Concurrent CAD utilization speeds CT colonography interpretations
The use of advanced imaging technologies such as computer-aided detection (CAD) software have enabled better reader performance for the interpretation of CT colonography exams. In addition, adding the software tool may enhance productivity by reducing the time needed to read the study. However, the question of how best to deploy these systems for optimal clinical efficiency remains: as a second read after primary interpretation of the study, or as a concurrent read during the primary interpretation?

A multinational group of researchers from the United Kingdom, Belgium, and the United States prospectively compared the diagnostic performance and time efficiency of both second and concurrent (CAD) reading paradigms for retrospectively obtained CT colonography data sets by using consensus reading by three radiologists of colonoscopic findings as a reference standard. Their findings appear in this month’s issue of Radiology.

“A potentially more time-efficient paradigm is concurrent read CAD, which applies CAD at the start of the assessment,” the authors wrote. “Although an intuitively attractive proposition, there is some evidence from breast and pulmonary literature that concurrent application of CAD reduces observer vigilance, reducing sensitivity.”

A group of 10 radiologists (five experienced CT colonography readers and five less-experienced colleagues) took part in the study, which used Medicsight’s CAD software (Medicolon 1.2) interpreted on Vital Images’ workstations (Vitrea 2). The researchers selected 25 CT colonography data sets for review by the study participants.

“Each participant independently read the 25 studies on two occasions and each reading was separated by a period of 6 weeks to minimize recall bias,” the authors noted. “Readers were encouraged to read the studies in small blocks, mirroring normal clinical practice, rather than attempting all 25 at one sitting.”

One of the two reading paradigms (second-read CAD or concurrent CAD) was employed for the first read of the 25 studies, the other during the second read 6 weeks later. The interpreting radiologists were blinded to the prevalence of abnormalities and were not told they would be rereading the same 25 studies in the second session.

For the second-read CAD portion, the clinicians analyzed each case and recorded their interpretation time. Once their analysis was complete, they applied the CAD software, reviewed the case, and recorded the time for the CAD-assisted review. For the concurrent-CAD portion of the study, the clinicians applied the technology prior to their initial review of the cases so that interpretation was performed with CAD markers on the images. The time for interpretation using this paradigm also was recorded.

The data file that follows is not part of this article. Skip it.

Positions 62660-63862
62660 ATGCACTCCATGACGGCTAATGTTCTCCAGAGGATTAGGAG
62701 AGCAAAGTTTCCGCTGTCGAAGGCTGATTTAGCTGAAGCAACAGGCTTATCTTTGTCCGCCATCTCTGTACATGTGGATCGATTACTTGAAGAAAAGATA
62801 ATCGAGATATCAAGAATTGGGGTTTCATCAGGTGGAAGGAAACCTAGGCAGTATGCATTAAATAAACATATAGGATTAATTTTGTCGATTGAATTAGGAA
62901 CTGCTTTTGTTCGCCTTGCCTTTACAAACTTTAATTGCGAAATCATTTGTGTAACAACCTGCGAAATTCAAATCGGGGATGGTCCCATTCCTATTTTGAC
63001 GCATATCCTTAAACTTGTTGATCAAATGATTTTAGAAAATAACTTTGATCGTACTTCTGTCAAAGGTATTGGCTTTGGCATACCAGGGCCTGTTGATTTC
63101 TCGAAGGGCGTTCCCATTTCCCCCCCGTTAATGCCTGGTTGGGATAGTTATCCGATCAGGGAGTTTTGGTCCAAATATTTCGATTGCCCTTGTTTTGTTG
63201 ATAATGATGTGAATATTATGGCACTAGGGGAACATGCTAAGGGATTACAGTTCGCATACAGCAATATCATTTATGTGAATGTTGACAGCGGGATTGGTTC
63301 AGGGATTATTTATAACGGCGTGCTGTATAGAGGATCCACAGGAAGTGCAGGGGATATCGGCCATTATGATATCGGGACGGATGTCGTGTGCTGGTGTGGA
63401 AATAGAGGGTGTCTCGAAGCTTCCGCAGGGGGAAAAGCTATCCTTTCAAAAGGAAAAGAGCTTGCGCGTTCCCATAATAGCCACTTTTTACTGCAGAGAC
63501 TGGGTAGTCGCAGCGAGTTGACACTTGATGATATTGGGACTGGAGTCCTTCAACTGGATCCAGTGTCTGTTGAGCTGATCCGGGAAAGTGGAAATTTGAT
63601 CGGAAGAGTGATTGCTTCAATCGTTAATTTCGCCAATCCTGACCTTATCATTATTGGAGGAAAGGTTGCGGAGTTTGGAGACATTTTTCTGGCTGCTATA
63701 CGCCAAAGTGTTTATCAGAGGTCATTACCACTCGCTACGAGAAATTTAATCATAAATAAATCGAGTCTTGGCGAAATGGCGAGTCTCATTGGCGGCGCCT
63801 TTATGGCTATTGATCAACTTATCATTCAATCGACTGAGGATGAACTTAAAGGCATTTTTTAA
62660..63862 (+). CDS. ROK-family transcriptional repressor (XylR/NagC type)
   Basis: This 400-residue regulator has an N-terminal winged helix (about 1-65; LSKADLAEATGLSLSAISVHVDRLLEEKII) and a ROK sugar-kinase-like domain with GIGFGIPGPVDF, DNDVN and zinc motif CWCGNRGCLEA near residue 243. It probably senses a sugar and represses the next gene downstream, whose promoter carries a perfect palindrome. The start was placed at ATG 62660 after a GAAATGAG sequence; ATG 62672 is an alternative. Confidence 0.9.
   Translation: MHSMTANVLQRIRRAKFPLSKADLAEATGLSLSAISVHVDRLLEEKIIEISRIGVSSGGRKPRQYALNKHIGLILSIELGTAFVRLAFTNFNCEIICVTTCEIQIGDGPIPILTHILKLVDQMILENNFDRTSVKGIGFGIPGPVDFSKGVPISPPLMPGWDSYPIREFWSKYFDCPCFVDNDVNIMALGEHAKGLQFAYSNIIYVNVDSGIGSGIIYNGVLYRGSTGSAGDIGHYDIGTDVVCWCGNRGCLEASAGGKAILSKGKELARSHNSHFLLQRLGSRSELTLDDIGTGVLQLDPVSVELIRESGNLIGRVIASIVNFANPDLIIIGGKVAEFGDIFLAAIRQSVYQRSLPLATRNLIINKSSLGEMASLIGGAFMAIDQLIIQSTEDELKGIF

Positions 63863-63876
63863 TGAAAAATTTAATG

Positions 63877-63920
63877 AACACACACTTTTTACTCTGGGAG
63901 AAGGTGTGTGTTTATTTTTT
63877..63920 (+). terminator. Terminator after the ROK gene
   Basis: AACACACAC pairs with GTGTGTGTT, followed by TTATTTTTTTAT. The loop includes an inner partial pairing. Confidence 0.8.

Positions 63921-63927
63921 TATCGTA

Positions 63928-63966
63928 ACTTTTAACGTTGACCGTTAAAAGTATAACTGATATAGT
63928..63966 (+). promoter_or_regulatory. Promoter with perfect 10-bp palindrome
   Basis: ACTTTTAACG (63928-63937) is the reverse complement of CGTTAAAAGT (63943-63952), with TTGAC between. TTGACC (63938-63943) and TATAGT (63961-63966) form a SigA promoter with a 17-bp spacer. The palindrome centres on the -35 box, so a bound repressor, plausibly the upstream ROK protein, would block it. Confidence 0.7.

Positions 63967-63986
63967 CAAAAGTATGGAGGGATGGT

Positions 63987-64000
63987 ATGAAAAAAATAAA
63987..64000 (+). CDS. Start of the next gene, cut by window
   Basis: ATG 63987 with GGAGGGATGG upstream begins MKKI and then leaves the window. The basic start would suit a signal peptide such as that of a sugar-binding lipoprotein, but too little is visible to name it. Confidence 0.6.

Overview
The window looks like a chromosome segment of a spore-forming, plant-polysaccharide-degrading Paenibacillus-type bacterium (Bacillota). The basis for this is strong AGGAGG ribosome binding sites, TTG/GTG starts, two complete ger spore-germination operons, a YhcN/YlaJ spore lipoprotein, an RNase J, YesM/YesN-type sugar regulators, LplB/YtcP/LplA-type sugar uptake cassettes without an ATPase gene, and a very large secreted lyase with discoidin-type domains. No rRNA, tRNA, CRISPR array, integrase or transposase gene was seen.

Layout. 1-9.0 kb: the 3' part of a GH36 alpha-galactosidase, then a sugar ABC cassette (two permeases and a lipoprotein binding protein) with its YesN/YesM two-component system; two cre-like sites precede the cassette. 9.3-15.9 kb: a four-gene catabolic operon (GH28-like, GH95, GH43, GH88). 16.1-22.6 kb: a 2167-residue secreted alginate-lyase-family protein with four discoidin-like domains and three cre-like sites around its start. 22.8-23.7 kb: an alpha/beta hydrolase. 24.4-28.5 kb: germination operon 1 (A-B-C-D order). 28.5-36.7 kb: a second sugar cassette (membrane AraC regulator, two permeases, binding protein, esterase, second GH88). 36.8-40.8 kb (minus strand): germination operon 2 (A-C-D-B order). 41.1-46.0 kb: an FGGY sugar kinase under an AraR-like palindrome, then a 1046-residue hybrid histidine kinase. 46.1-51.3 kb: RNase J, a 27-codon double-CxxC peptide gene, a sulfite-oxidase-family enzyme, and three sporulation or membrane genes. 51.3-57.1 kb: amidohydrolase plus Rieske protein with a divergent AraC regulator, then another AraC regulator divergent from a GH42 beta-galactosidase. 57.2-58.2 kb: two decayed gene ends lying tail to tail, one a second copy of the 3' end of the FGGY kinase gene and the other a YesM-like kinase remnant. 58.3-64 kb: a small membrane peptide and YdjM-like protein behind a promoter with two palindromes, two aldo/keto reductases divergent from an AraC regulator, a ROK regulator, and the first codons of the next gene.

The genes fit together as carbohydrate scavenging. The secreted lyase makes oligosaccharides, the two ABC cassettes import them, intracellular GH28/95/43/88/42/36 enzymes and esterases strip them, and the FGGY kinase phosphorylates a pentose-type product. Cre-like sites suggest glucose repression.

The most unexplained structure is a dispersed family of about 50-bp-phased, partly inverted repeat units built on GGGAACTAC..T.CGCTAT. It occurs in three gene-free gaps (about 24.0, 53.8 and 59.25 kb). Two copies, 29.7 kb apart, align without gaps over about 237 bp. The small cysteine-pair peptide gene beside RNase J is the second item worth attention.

The researchers reported that mean reading times for unassisted read, second read CAD, and concurrent read CAD were 11, 15, and 12 minutes, respectively. They found that use of CAD as a second reader added 3.7 minutes to the unassisted read in their study.

Method of highlighting obscured polyp candidates by using CAD software during endoluminal 3D scan shows sigmoid polyp (arrow) as barely visible behind a haustral fold (arrowhead). CAD software mark alerts reader to presence of hidden polyp (triangle). Image and caption courtesy of the Radiological Society of North America.  
“We did not find any definite evidence of a difference between the two CAD reader paradigms in the detection of polyps 6 mm or larger,” the authors wrote. “Interestingly, when small (1–5 mm) polyps were included in the model, the differences between the two CAD paradigms became more marked with odds of detection 30 percent higher, on average, when using CAD as a second read.”

On the basis of their findings, the researchers determined that concurrent application of colonographic CAD software during a single radiologist review is more time efficient and achieves similar sensitivity for polyps 6 mm or larger in comparison with application as a second reader after full unassisted radiologist review

The researchers stated that there is still a role for the use of colon CAD software as an automated second reader, particularly for lesions less than 5 mm.

“However, use of CAD as a second reader maximizes sensitivity, particularly for smaller lesions,” they noted.